Published: Jan 1990
| ||Format||Pages||Price|| |
|PDF (492K)||15||$25||  ADD TO CART|
|Complete Source PDF (11M)||15||$109||  ADD TO CART|
Tests with specially instrumented NASA B-737 and FAA B-727 aircraft together with several different ground friction-measuring devices have been conducted for a variety of runway surface types and conditions. These tests are identified as part of Joint FA A/NASA Aircraft/Ground Vehicle Runway Friction Program aimed at obtaining a better understanding of aircraft ground handling performance under adverse weather conditions and defining relationships between aircraft and ground-vehicle tire friction measurements. Aircraft braking performance on dry, wet, snow-, and ice-covered runway conditions is discussed together with ground-vehicle friction data obtained under similar runway conditions. For a given contaminated runway-surface condition, the correlation between ground vehicles and aircraft friction data is identified. The influence of major test parameters on friction measurements such as speed, test-tire characteristics, type and amount of surface contaminant, and ambient temperature is discussed. The effect of surface type on wet friction levels is also evaluated from comparative data collected on grooved and ungrooved concrete and asphalt surfaces.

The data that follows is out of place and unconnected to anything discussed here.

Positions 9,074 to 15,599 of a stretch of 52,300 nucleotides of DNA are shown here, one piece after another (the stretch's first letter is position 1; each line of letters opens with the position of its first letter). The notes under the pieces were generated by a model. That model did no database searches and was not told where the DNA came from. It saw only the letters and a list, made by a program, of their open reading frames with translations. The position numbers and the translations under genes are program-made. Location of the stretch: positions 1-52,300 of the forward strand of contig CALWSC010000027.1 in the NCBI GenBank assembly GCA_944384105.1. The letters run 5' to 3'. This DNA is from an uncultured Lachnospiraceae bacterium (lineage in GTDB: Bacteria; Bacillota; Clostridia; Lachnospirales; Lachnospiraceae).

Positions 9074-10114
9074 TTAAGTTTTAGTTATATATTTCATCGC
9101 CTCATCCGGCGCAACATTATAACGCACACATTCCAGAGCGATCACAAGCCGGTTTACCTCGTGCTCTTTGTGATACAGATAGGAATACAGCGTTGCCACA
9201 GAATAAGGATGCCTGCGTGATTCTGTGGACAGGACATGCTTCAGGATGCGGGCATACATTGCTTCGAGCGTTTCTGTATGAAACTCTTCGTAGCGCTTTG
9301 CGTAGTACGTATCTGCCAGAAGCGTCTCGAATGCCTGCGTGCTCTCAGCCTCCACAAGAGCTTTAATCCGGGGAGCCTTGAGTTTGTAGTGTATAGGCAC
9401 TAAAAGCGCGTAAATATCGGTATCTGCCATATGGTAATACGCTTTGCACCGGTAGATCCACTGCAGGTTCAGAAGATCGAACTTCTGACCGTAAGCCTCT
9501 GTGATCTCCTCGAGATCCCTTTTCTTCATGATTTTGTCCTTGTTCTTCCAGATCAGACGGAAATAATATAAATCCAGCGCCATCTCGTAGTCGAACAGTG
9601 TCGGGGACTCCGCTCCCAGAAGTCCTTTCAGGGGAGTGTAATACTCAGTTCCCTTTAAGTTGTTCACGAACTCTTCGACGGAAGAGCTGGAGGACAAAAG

tire friction, aircraft braking performance, ground friction-measurement vehicles, contaminated runways
Senior project engineer, NASA Langley Research Center, Hampton, VA